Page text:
Researchers at the University of Cambridge have unveiled new inks based on wonder-material graphene which allow for low-cost, high-speed printing of electronic circuits.
Graphene is, at its heart, very simple. A carbon allotrope one atom thick, it can be produced in large quantities using little more than graphite sheets and sticky-tape yet its interesting properties have promised to revolutionise everything from semiconductors to batteries. Now, researchers have added a new use to the growing list: printing electronic circuits.
'We are pleased to be the first to bring graphene inks close to real-world manufacturing. There are lots of companies that have produced graphene inks, but none of them has done it on a scale close to this,' crowed Dr. Tawfique Hasan, of the Cambridge Graphene Centre (CGC), creator of the new production method. 'Being able to produce conductive inks that could effortlessly be used for printing at a commercial scale at a very high speed will open up all kinds of different applications for graphene and other similar materials.'
Hasan's method, developed at the University of Cambridge's Nanoscience Centre in partnership with local firm Novalia, sees graphene particles suspended in a special solvent mixture. This mixture is then added to traditional conductive water-based inks, and the ratio adjusted to reduce resistance considerably - and the graphene can be replaced with other materials, such as insulators, to create multi-layered circuits.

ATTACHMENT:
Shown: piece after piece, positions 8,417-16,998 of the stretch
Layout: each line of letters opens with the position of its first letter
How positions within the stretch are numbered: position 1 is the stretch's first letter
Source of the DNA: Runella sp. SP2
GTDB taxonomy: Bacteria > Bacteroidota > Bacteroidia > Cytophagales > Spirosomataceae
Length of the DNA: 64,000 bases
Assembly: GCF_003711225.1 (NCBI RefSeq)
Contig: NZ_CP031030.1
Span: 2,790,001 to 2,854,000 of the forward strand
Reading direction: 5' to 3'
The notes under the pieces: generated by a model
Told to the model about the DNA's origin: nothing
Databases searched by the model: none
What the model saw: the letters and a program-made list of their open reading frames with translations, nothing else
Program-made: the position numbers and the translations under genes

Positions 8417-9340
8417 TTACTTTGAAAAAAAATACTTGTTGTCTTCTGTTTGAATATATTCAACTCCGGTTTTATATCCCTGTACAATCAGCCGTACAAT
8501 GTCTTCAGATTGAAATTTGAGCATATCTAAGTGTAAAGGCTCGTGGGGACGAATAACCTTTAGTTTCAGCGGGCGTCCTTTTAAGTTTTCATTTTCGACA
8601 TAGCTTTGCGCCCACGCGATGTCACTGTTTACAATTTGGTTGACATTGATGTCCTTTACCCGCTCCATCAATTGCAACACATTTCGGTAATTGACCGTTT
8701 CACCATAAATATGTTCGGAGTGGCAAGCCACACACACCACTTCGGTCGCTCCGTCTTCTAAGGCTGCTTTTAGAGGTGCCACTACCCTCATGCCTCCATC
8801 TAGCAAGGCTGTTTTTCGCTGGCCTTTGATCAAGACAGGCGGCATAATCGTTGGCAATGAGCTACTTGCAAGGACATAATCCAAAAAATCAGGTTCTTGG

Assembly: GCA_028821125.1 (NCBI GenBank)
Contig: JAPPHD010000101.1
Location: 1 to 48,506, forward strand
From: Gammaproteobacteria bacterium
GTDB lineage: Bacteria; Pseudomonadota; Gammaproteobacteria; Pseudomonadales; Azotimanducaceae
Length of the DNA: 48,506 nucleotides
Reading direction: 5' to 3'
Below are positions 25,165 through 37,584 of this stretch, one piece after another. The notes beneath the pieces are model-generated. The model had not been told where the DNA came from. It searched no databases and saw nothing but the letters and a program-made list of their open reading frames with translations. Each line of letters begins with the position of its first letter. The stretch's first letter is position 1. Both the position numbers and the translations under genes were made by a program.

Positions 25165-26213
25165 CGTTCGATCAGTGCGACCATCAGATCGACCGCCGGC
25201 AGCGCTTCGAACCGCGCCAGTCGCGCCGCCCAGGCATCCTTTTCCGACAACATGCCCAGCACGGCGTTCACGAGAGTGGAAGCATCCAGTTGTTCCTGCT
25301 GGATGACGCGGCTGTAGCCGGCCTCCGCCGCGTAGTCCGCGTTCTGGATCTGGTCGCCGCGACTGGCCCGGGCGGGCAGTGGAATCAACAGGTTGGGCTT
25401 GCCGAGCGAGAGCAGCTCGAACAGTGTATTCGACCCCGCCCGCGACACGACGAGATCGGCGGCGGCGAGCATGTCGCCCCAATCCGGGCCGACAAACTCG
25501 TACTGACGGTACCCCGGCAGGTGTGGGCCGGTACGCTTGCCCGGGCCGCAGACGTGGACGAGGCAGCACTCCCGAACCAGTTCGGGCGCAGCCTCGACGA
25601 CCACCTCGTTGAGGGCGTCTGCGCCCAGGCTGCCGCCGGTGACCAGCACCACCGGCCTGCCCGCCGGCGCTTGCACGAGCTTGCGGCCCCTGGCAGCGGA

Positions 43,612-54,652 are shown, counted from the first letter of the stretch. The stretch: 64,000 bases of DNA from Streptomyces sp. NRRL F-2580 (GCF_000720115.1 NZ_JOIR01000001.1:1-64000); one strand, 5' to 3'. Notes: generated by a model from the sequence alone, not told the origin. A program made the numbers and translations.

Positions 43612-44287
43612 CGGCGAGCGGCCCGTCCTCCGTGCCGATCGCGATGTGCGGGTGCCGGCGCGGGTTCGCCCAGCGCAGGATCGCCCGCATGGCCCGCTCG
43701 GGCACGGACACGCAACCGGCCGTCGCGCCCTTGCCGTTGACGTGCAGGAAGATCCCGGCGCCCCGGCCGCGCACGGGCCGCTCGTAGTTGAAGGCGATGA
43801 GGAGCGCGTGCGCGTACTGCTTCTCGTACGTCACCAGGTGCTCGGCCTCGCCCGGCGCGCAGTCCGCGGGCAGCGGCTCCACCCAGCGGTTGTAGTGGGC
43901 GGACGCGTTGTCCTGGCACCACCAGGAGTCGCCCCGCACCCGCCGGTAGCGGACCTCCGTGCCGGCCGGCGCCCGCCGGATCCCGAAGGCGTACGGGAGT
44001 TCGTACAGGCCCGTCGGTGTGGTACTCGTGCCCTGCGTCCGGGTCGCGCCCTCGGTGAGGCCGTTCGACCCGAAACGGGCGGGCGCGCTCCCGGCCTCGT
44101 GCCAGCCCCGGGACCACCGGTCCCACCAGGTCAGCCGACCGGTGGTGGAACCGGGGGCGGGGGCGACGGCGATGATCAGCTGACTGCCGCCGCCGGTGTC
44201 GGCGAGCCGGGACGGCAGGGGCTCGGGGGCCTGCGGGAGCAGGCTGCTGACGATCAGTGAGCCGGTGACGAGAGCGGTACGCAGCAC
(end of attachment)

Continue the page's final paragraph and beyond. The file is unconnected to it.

The resulting ink is far less resistive than carbon-based conductive inks, while also being significantly cheaper than silver-based inks - some 25 times less, Hasan claims, and capable of being run through a commercial printer at up to 100 metres per minute, meaning it scales up to industrial use well. 'This method will allow us to put electronic systems into entirely unexpected shapes,' claimed Novalia's Chris Jones of the new method. 'It’s an incredibly flexible enabling technology.'
The team have announced plans to use the ink to produce low-cost, disposable bio-sensor devices based on radio frequency identification (RFID) and energy-harvesting designs, but have not announced a date for commercialisation.